We kindly request that you alert any persons within your research community who would be interested in participating at this e-conference, either by forwarding our e-mail through Academia, Researchgate, Facebook, Twitter, Instagram or other similar social media, or by printing this circular or poster and displaying it in your institution. We hope that you will be able to join us on Zoom, and look forward to seeing you in May 2022!

Click Here for the full description and requirements:
/sites/default/files/userfiles/files/1_%20DEU%20Sempozyumu%20Birinci%20Sirkuler%20Ingilizce.doc

View full article. | Posted in Conferences, Lectures, and Meetings on Tue, 05/31/2022 - 9:29am by .
A pink flyer titled "A Conversation with Luis Alfaro." Shows a hand holding up an illustration of a theater, with images of theater lights behind it.

I first met Luis Alfaro at the 2019 annual meeting of the Society for Classical Studies, where he delivered a deeply moving keynote address in which he discussed his adaptations of Greek tragedies and how his plays have brought reimagined ancient stories to new audiences, to provoke social change. This profoundly important event was made possible by a partnership with my former employer, the Onassis Foundation USA, the Classics and Social Justice affiliated group, and the SCS. As many of us will recall, this conference was also marred by the ugliness of racism, which reared its awful head amid an already tense, ongoing conversation about the state and future of our field that has since spilled into the wider public discourse, perhaps for the worse. But there is hope, and I sincerely believe that Alfaro’s work can be one of those mechanisms of change, if only our field would embrace it.

View full article. | Posted in on Fri, 05/27/2022 - 12:36pm by Young Richard Kim.
CANE logo showing New England state and green wreath

Monday, July 11 through Saturday, July 16, 2022

This year, the CANE Summer Institute will run simultaneously in two modes: in person at Brown University and virtually via CANE Zoom

  • Mini-courses will be offered separately for in-person and virtual participants
  • Professional development workshops and Greek & Latin reading groups will be shared by all participants
  • Lectures will be free and open to the public, both in person and via livestream on Zoom

Sponsored by: Classical Association of New England, Brown University Department of Classics, and the Gladys Krieble Delmas Foundation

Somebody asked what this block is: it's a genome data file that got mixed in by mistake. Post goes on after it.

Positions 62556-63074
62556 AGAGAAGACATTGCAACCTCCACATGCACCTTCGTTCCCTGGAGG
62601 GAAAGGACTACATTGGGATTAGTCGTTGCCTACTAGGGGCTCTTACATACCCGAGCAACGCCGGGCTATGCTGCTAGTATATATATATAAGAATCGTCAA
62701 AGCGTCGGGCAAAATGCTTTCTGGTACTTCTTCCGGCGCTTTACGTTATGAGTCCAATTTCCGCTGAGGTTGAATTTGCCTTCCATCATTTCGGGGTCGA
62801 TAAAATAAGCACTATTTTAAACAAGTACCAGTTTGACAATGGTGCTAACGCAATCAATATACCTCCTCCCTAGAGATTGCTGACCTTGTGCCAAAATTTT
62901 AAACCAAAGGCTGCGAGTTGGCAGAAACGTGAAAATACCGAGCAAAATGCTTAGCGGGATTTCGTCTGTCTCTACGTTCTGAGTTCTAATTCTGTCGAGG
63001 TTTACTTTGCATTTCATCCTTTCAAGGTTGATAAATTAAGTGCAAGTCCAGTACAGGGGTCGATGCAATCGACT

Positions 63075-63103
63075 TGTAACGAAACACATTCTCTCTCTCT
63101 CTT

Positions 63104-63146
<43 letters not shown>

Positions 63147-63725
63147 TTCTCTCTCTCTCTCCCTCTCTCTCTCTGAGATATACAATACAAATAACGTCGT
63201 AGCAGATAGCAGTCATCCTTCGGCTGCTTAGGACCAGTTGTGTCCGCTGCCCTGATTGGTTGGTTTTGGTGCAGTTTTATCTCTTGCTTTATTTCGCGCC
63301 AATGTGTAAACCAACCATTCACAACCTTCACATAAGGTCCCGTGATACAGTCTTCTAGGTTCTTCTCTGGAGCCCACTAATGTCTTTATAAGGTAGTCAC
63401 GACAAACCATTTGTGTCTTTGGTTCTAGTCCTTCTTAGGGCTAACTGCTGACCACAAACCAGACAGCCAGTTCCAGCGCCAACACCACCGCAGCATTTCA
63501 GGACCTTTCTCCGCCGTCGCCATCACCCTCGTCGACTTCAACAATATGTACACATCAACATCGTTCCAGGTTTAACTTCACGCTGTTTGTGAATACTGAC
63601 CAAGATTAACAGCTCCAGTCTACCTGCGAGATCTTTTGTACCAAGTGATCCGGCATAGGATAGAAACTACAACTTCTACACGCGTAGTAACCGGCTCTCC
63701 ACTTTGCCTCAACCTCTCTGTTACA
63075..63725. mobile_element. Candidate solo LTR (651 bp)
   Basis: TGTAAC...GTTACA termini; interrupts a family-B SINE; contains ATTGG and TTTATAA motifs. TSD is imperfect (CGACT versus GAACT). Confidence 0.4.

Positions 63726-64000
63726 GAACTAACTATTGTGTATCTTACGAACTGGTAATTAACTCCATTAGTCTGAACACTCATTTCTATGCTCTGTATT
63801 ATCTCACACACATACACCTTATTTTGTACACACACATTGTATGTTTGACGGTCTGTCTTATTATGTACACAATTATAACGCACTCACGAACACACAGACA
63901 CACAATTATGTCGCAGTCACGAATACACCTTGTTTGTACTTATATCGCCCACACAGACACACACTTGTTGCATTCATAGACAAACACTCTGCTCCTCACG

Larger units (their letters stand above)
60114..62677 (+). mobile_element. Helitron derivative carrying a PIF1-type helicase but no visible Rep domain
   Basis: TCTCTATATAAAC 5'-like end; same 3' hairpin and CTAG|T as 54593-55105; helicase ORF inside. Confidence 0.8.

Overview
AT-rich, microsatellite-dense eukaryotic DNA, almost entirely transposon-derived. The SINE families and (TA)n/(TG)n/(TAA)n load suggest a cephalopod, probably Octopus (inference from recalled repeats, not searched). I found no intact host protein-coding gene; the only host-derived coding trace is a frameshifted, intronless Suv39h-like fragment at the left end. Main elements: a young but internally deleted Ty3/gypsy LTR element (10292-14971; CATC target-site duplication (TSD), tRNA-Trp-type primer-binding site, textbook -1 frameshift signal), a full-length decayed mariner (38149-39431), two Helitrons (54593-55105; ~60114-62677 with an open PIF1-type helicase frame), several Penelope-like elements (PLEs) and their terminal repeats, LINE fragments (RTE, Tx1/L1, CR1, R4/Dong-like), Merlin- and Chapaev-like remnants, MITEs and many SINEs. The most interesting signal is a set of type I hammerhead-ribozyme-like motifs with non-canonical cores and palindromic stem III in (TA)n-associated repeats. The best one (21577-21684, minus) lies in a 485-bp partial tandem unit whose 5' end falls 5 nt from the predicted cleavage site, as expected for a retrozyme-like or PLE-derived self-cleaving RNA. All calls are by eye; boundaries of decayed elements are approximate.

REGISTRATION IS NOW OPEN
Register online by clicking here

See the full program and learn about the mini-courses

Regular registration runs through June 1
Late registrations accepted through June 15

View full article. | Posted in Conferences, Lectures, and Meetings on Wed, 05/25/2022 - 10:42am by Helen Cullyer.

Performing Ancient Greek Literature in a Time of Pandemic

Conference

23-24 June 2022

Organizers: Anastasia Bakogianni (Massey University, New Zealand) and Barbara Goff (University of Reading, UK) 

View full article. | Posted in Conferences, Lectures, and Meetings on Wed, 05/25/2022 - 8:16am by .
 A neoclassical, Beaux-Arts-style building with columns in front. In front of it is a green lawn.

Our seventh interview in the Contingent Faculty Series is a virtual conversation between Dr. Taylor Coughlan and Dr. Victoria Austen.

Victoria Austen received her Ph.D. from King’s College London in 2020 and has been teaching at the University of Winnipeg since 2019. In September 2022, she will begin a two-year position at Carleton College, in Minnesota, as the Oden Postdoctoral Fellow in Innovation in the Humanities (Classics). Her main research focuses on the imaginative space of Roman gardens and landscapes across literature and art from the Late Republic and Early Empire; she is also interested in classical reception (particularly related to myth) and the study of race and ethnicity in the ancient world. She is the social media manager for Peopling the Past (@peoplingthepast), and you can also find her tweeting @Vicky_Austen.

Taylor Coughlan: You received your education and training in the UK, and moved to Canada to begin your professional career, and have a further move to the U.S. on the horizon. What have you learned from working in different cities and countries?

View full article. | Posted in on Mon, 05/23/2022 - 10:07am by .
Newspaper

The SAGP Board has decided that the 2022 Annual Meeting will again occur via Zoom. This makes it possible to stretch out the time-frame so that we do not have simultaneous panels. We will schedule panels on weekends, Friday through Monday (avoiding Tuesday, Wednesday, Thursday, since those are the heaviest teaching days for most people). We will schedule starting September 23, and ending November 19, for this round.

Members of the Society are invited to propose Zoom panels. Organizers should specify the topic of the panel, the proposed speakers (with academic affiliation and email address) and tentative title (check with them first!), and preferred date (and an alternate). Some preference for organizers who would be able to host a zoom event themselves.

View full article. | Posted in Calls for Papers on Fri, 05/20/2022 - 8:40am by .

Call for Papers

Sapiens Ubique Civis IX – Szeged 2022

PhD Student and Young Scholar Conference on Classics and the Reception of Antiquity

Szeged, Hungary, August 31–September 2, 2022

View full article. | Posted in Calls for Papers on Fri, 05/13/2022 - 10:47am by .